But wait, there’s more!

“Real Men” features more than twenty pro athletes, all of whom are enthusiastic yoga practitioners: Shannon Sharpe, Dan Marino, Barry Zito, hockey goalie Sean Burke and plus pro golfers and tennis players.

“Real Men Do Yoga” is one of the few yoga books specifically directed at men. There’s little if any “OOOHHMMING”. It’s a non-new-agey book that will convince you that there is a lot more to yoga than just a bunch of folks all tied up in pretzel poses.

Yoga can make you a better athlete and a healthier person: conquer back pain, build muscle, and increase flexibility. It can even improve your sexual performance. And I’ve been told it has fewer side effects than Viagra.

Whether real men do yoga because of all the great benefits or because yoga classes are full of really flexible, friendly women is something between you and your yogi.

You know what else REAL MEN DO? Real men who made resolutions to lose weight and get fit? First they sign up for Yoga. Then they swear off McDuck’s calorie bombs and learn to GASP – here comes the dirty 4 letter word – COOK! For themselves!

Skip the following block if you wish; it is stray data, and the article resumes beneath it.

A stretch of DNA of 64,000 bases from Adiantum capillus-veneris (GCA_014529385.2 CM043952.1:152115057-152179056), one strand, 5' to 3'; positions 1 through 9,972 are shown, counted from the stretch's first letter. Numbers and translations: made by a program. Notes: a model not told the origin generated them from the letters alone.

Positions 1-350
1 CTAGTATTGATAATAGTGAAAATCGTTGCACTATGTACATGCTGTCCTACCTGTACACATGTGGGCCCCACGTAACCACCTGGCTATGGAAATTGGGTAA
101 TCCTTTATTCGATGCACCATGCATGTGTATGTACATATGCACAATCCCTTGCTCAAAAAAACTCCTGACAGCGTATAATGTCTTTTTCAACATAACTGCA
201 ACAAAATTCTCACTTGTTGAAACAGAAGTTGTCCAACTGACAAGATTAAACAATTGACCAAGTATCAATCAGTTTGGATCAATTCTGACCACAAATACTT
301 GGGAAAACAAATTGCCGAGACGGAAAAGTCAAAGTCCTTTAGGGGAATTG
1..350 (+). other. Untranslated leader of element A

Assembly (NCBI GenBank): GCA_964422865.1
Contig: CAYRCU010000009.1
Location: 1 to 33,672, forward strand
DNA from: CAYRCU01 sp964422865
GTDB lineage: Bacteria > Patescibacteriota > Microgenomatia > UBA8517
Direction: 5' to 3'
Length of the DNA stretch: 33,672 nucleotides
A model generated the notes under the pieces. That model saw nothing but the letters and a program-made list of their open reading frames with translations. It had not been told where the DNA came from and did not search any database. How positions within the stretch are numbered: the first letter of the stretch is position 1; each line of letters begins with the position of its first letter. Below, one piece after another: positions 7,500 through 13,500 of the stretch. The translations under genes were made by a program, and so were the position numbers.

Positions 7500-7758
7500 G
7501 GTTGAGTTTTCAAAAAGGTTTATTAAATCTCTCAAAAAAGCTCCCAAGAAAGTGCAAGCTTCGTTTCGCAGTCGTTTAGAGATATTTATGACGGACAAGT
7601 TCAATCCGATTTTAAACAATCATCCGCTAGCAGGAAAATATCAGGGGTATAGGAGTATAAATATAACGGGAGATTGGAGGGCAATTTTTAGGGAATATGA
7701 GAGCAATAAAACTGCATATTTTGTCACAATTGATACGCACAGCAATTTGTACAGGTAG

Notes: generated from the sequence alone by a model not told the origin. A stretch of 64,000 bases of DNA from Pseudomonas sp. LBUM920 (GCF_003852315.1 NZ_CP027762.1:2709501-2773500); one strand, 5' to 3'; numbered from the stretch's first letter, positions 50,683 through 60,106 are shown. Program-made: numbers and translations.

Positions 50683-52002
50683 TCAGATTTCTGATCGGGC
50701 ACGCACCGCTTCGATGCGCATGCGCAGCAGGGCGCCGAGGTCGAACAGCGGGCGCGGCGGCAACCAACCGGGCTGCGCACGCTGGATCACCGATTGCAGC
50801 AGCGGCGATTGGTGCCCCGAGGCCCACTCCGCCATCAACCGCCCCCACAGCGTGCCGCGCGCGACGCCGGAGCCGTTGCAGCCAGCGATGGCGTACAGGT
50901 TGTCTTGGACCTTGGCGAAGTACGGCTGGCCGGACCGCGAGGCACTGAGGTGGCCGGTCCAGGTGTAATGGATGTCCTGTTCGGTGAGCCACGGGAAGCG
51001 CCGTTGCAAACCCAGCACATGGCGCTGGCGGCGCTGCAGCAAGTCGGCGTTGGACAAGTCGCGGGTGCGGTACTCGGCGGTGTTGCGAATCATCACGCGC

“Fast & Fit” by Ellen Haas

“Fast & Fit” by Ellen Haas (Hatherleigh, $16.95, 240 pages, www.hatherleighpress.com)

Here’s what the cover says: “150 Recipes by famous chefs like: Alice Waters, Charlie Trotter and Eric Ripert. Each ready in 30 minutes or less. And most with less than 5 ingredients.”

Sounded too good to be true. Heck it takes almost an hour to drive to your favorite pizza place, order a pie, quaff a couple beers, rabbit down a salad and slam a pizza. Plus it costs about 30 bucks plus gas at 500 or so dollars a gallon.

If you can fix good, tasty, healthy food in less than a ½ an hour that leaves almost enough time for a yoga class.

Recipes focus on fresh, in-season ingredients. Many can be made in less than 15 minutes. All reflect the government’s 2005 Dietary Guidelines and the new Food Pyramid.

In a dedicated effort to assure my reader’s that this is a quality publication I forwent my usual Saturday night repast and cooked from the book: “Garlicky Kale” (what’s a kale anyway – I heard it tastes like chicken), “Grilled Chipotle Pork Tenderloin” and a very addicting snack: “Happy Trail Mix.”